Back in the saddle


Gear, cyclists are obsessed with gear. The lighter the better. You have have to understand basic metric system measurements as your cyclist will measure everything in millimeters and grams. Don’t fight it; just try to grasp the basics. From the bike frame, to wheels, bars, saddles, tires, hubs, the list goes on and on, all of these things will be pieced together to create the perfect instrument for them to ride. We will only touch on one of these bits of gear today…the saddle.

Saddles, aka, the seat that your cyclist will sit on for an indeterminate amount of time on a weekend, are of utmost importance. Different saddles will be tried, measured to the millimeter, ridden and then adjusted. This will happen often. Sometimes they will rejoice, “I found the perfect saddle!” Then, about a month later they will buy & try a new/better saddle. 

There are a number of components to consider when the saddle is purchased. Again, a lot of time is spent on it, so first up: comfort. Even if the saddle is comfortable to sit on for hours on end, there is usually an added “lubricant” that will ease the pain that can occur over time. These lubricants, or chamois creams, have great names: nubutte, assos, udderly smooth, friction freedom, this list too seems never ending. Noxema also works wonders in case you need a quick and inexpensive cure.

Next on the list: weight. Again, everything is in grams so I can’t honestly tell you I know how much a saddle really weighs as I’ve not taken the time to do the calculations. I do know though that my cyclist husband prefers things that are made of carbon fiber as they hardly weigh a thing, and it looks really cool too.

Speaking of looks, let’s discuss #3: appearance. As much as your guy may tell you he doesn’t care about how he looks on the bike, he does. He’s in spandex, he better look good! All his components should match, or at least coordinate; from the cycling kit, to the bike, to bar tape, and of course the saddle. There is one rule that you should never forget: White is pimp (this phrase will be repeated, often).



Growing up rather shy I was always attracted to the complete opposite. Someone confident, gregarious and intelligent. On our first encounter, my cyclist husband walked into a crowded room, his energy was so intense;  I was slightly terrified. I’d never been around someone like that before. We were part of a group of students and cyclists alike and we became friends. It may have helped somewhat that I worked at a local coffee shop and may have been known to give away a cup of coffee and a muffin every now and again. Cyclists, 99.9% of them anyway, love/can’t live without their daily dose of caffeine. My job, allowed us a great place to get to know each other better – Oh, and the same percentage of cyclists will also always accept free coffee and muffins.

Back to the confident cyclist; guess when you surround yourself with others with that quality, some of it will rub off on yourself, which is what happened to me. A couple months into our friendship, I told him we should go out, on a date, not just as friends. And then we did. Many years later, through many bike races, across the country and across the world he surprised me by asking me to marry him. So I did.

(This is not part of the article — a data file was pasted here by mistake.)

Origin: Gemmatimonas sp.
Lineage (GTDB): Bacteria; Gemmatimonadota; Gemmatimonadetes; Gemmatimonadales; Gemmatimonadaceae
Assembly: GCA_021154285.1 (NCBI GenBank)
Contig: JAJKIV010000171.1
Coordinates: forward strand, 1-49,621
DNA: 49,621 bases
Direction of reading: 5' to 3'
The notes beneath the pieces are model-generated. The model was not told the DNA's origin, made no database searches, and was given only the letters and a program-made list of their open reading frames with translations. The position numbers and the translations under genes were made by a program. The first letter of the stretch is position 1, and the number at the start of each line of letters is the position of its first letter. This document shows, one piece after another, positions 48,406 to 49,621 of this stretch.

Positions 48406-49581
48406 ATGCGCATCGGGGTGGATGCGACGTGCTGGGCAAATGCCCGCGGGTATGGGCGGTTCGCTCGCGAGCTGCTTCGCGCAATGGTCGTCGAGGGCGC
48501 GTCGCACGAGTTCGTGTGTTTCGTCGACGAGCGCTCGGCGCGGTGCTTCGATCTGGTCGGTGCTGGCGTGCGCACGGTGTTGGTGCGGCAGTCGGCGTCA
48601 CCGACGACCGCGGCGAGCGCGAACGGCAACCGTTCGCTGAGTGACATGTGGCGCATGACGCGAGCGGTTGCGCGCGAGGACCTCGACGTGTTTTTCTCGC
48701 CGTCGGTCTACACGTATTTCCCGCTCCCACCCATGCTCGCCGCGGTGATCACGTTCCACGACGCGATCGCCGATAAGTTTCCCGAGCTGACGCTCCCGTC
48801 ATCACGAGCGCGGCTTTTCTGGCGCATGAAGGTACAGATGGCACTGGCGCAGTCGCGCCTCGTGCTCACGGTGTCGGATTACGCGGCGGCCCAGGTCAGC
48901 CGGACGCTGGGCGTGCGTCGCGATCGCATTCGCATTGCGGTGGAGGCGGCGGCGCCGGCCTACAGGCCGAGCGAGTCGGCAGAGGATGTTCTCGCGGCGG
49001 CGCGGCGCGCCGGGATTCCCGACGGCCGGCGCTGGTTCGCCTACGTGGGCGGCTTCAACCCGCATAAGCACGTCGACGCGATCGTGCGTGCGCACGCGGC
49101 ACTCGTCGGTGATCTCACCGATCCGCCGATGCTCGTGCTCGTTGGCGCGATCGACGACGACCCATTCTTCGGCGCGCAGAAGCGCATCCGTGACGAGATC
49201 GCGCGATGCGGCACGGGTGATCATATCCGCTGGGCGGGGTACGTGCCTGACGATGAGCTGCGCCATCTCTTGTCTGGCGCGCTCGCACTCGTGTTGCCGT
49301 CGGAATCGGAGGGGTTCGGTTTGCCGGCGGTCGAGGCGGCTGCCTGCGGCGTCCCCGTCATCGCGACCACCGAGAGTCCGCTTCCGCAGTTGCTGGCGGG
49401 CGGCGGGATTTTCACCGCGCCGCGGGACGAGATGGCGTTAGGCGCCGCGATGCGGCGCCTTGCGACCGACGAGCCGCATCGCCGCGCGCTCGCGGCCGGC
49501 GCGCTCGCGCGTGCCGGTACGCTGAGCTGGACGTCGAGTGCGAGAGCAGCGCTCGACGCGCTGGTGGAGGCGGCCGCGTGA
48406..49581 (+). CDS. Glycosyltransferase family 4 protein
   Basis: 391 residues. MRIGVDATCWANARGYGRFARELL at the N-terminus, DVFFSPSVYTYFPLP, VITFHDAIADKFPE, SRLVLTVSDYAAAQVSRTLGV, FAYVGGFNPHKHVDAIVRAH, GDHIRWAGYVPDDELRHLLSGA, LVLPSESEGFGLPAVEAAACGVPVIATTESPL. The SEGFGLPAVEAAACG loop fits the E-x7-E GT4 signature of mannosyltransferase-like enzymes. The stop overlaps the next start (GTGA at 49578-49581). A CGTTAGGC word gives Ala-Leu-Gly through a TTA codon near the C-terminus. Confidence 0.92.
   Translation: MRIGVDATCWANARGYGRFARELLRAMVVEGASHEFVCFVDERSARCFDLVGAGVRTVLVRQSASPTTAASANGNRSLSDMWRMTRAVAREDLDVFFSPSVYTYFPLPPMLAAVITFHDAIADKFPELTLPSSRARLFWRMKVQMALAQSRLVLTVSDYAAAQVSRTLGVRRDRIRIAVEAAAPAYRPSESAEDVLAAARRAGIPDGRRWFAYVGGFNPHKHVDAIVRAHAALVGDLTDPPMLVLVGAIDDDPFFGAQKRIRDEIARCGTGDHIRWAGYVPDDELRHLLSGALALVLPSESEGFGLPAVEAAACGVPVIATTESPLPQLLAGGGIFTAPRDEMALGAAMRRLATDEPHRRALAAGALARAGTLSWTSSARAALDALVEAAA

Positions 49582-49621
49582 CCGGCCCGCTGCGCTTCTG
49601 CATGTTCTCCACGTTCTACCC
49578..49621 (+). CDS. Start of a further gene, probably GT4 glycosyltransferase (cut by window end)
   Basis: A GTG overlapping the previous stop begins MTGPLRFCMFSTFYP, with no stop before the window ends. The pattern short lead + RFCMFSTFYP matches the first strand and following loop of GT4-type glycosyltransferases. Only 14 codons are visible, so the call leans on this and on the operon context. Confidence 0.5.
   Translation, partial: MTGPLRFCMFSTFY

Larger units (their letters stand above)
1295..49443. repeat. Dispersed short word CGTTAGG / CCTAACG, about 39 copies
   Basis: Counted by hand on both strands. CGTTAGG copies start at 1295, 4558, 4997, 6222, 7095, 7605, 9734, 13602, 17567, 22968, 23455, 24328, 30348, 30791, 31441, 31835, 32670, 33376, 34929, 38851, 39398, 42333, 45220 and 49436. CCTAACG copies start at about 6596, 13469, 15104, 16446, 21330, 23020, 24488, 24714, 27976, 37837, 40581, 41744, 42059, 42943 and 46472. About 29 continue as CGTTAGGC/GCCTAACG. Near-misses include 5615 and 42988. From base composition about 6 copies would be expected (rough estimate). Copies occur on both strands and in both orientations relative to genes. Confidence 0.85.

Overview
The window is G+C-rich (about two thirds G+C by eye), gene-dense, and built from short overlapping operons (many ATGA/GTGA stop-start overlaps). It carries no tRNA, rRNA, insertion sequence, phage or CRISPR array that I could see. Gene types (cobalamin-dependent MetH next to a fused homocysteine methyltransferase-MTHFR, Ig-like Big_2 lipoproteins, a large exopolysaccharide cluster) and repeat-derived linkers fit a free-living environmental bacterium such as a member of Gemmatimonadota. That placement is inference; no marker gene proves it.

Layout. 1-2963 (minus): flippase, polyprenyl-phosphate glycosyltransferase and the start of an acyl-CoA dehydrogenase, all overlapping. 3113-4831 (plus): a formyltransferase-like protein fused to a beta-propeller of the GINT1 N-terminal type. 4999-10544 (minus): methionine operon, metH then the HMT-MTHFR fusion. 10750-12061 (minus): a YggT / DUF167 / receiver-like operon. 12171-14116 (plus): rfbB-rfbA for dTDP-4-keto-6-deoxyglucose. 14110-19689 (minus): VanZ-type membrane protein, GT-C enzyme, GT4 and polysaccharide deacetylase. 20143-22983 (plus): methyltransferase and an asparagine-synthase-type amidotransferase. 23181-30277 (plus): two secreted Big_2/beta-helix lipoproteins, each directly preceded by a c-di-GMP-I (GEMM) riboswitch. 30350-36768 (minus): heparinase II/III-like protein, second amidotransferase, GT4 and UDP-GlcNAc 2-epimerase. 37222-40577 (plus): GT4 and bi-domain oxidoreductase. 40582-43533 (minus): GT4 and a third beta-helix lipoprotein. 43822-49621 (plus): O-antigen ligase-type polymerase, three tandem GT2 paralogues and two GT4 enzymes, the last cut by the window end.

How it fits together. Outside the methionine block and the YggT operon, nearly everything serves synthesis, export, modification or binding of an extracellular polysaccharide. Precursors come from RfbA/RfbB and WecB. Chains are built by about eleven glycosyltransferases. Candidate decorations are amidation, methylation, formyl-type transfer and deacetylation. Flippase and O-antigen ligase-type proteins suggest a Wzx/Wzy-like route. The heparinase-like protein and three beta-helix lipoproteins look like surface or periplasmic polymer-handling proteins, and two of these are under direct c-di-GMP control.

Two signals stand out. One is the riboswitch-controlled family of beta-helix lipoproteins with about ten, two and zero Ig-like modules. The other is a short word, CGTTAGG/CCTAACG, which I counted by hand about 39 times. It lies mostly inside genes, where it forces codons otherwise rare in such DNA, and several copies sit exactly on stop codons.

I am a cycling wife. I have stories to share.


How many times a day does YOUR cycling husband talk about weather? We’re guessing it’s LOTS…puddle bike

Living the Dream

When I was a little girl I didn’t dream of being a ballerina or a princess. In fact, I didn’t really give much thought as to what I would be or how my life would turn out. I just went with the flow, did what I was told, and hoped for the best. And then I turned 30.

Having dated my share of investment bankers and lawyers, I was pretty sure those types weren’t for me. But what exactly was the right ‘type’ of guy for me? Someone who didn’t drink, didn’t smoke, was active/enjoyed the outdoors, and was somewhat upwardly mobile. Well, three out of four ain’t bad.

So there I was, one early Sunday morning on our first date. It was late summer, not too hot, not too humid. This was a good thing, because he didn’t need to know just yet what a sweaty, smelly-footed gal I was just yet. We went to a bike race. He didn’t win. Then we went out to lunch. I paid. And so it began.

Flash-forward four years later – we’re at our engagement party at my parent’s country club. It was all my mom’s friends so I didn’t know anyone and was therefore pounding drinks (I never said I didn’t drink…) and he was being pawed by all the cougars who were telling him he looked “just like George Clooney”. And then we got married.

We had already been living together for quite a while so I was already well-versed in how to live with a cyclist. A Cat 1 cyclist, in particular. Dirty chains in the bathroom sink, stink-be-gone bottles on the nightstand, time trial wheels stored in what should have been our linen closet.

So here I am, living the dream. But I’m not alone. There are many lucky ladies out there living this same dream. And we’re here to share some of our greatest stories, our most infuriating stories, and our funniest stories. Whether you’re part of our peleton or just hope to be, just remember the wind blows for you too.